Conclusions of the conference "The role of precaution in GMO policy"
This was the first conference deliberately dealing with the role and the application of the precautionary principle in GMO-policy. It has been initiated by the Federal Ministry of Agriculture, Forestry, Environment and Water Management and the Federal Ministry of Health and Women. Responsible for the organization was the Umweltbundesamt (Austrian Environment Protection Agency).
Helmut Gaugitsch as rapporteur of this conference has drawn up first conclusions and recommendations coming up from the conference and the main content is as follows (the original text was available on the conference-website): "The discussion showed that there is broad consensus around the recognition of the Precautionary Principle (PP) as one of the fundamental aspects that define the European approach to GMO legislation. The PP was described as a tool that allows countries to adopt the level of protection that was felt necessary, even in the absence of scientific certainty. Although the PP is enshrined in Rio Principle 15, in the EU in the various areas (such as the Commission Communication on the PP, Directive 2001/18, EU-Regulation 178/2002), as well as in the Cartagena Protocol etc. it remains questionable whether there is a common understanding of the PP and the way it can or should be implemented. What is the PP more than Common Sense of the application of "Better safe than sorry"?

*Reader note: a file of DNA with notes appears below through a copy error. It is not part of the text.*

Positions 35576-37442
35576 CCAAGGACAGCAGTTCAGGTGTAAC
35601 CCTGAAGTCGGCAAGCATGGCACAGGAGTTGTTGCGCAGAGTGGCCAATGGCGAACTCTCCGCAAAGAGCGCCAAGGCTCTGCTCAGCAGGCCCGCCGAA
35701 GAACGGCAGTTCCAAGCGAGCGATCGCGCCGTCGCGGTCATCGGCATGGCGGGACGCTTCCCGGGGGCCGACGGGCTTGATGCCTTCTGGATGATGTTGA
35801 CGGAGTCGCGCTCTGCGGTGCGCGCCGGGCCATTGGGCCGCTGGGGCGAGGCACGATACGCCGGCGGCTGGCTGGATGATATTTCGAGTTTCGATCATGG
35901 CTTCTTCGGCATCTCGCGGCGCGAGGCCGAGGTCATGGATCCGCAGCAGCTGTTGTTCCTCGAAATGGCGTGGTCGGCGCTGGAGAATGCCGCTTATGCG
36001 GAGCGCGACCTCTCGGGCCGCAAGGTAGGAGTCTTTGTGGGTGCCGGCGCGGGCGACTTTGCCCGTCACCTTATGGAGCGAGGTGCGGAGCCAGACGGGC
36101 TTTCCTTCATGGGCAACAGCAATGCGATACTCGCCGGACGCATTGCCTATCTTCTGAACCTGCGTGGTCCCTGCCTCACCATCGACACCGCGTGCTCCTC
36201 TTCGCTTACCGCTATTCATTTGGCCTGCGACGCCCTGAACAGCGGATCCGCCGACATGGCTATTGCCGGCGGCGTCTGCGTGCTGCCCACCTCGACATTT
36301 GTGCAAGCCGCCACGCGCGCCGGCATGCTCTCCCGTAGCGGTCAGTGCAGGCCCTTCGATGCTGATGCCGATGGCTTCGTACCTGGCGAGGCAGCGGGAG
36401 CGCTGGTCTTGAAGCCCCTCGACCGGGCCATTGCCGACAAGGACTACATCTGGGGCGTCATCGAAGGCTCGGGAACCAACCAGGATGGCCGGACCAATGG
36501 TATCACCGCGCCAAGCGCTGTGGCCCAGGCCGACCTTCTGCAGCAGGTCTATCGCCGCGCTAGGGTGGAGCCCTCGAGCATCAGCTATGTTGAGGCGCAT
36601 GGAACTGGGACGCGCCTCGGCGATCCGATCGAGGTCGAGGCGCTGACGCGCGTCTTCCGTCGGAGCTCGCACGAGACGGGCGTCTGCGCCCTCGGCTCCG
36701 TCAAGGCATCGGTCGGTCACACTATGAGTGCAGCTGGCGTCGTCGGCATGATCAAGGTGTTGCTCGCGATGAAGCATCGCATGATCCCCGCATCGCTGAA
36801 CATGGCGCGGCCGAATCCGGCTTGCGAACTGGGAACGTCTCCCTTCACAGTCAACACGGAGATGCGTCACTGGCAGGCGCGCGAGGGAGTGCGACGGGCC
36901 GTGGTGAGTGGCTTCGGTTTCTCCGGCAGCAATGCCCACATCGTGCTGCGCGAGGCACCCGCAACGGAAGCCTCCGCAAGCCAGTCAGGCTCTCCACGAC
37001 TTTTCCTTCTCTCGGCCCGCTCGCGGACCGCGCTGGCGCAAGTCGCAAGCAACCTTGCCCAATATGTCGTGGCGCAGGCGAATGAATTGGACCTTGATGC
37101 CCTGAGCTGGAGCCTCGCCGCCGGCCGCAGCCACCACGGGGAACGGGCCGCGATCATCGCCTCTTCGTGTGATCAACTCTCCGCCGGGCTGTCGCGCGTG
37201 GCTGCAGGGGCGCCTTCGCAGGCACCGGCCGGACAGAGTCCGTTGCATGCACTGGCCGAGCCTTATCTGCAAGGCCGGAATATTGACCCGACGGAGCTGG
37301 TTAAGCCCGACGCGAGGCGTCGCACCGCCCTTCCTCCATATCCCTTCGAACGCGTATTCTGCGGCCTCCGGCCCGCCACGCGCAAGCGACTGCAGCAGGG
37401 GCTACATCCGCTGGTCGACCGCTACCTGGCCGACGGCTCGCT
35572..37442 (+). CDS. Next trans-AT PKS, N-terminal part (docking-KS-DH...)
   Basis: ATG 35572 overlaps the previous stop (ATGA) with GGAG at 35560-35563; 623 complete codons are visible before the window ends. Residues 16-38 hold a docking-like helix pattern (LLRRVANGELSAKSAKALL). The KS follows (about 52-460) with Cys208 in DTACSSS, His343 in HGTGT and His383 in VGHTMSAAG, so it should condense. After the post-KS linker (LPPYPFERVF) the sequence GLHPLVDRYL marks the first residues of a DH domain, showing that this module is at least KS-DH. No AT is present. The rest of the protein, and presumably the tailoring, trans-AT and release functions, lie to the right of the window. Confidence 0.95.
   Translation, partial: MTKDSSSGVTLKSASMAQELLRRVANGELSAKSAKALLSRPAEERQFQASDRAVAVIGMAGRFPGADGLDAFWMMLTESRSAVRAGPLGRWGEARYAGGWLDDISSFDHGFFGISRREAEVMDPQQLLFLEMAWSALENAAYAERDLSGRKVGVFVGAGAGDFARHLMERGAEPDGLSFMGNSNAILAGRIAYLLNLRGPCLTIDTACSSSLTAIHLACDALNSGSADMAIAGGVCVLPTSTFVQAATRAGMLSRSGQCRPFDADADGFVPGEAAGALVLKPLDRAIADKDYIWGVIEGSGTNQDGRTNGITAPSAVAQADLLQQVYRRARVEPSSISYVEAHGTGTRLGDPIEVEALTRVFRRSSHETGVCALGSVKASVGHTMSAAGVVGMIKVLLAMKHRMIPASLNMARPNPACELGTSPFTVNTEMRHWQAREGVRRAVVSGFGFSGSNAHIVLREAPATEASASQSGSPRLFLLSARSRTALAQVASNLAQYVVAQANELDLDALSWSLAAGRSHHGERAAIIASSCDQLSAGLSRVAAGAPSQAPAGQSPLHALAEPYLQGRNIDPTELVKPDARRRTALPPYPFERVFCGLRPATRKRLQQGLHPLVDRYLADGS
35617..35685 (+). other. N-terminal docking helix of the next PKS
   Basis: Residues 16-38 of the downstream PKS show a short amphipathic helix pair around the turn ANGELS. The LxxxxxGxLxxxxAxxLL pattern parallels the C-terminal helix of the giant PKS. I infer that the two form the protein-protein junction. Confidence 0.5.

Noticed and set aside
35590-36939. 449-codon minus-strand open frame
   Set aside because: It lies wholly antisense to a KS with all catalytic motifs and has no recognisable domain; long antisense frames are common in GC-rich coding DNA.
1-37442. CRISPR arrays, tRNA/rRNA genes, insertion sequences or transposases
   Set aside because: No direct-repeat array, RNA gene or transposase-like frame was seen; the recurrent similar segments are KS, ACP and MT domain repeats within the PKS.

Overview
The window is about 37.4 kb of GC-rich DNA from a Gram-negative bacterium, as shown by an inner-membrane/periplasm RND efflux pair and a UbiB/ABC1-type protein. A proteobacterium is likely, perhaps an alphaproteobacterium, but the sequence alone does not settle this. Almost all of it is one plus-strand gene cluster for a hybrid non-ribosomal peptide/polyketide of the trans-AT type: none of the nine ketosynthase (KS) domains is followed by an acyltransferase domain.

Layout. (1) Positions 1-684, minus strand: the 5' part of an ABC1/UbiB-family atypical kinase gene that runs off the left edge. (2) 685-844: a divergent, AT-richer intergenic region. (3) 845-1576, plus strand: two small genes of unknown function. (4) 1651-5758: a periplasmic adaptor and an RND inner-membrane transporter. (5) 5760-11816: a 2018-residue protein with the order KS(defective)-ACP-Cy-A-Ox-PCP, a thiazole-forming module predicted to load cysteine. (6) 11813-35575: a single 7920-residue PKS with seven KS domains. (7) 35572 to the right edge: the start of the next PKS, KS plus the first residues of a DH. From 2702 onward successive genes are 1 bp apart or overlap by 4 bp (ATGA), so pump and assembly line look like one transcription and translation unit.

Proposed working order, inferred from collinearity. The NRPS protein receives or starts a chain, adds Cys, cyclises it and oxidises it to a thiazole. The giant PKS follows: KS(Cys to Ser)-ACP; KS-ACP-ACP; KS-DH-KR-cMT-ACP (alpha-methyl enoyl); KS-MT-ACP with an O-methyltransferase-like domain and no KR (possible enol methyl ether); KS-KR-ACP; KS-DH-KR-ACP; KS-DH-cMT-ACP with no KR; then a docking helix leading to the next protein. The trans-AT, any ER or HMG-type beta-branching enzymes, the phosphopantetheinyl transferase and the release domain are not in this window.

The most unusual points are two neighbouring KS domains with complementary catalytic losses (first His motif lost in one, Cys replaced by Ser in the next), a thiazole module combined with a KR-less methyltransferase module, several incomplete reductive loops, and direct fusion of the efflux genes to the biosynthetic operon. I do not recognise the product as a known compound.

Recommendation 1: Continue to discuss, exchange views on the concept of the PP in the GMO area (but in general as well) at the national, EU and international level (WTO, SPS; Codex Alimentarius among others). Ways from the PP to an applicable approach and/or action should be included in these discussions. This Conference is a good starting point for such a follow-up. There are different perceptions of the scientific considerations of the precautionary principle: How is it related to risk assessment? Is the PP only a risk management issue? How to deal with the different levels of uncertainty and/or ignorance (lack of knowledge/data, different interpretation of data, regional ecological characteristics, different interpretation of harm etc.)? Every risk analysis system which claims scientific and public credibility needs to be clear on these issues and has to face the opportunities but also the limits of current scientific knowledge. In that context also the EU system, including the institutions at member state but also at Community level, such as EFSA, have faced some criticism concerning their approach to GMO risk assessment. A basis for a credible system is an improved, harmonized and standardized, i.e. an accountable system of risk assessment and a common understanding of the PP within the risk assessment framework. It was also mentioned that the widest possible sources of scientific publications and data should be taken into account. On the other hand it is not clear when a satisfying level of certainty is reached by additional scientific results. The question is, when do we have enough data to take decisions? It became clear that risk assessment is an important prerequisite for decision making but not sufficient in itself because it is inadequate to adress the issue of uncertainty, by defintion cannot assess ignorance and also falls short of acknowledging benefits.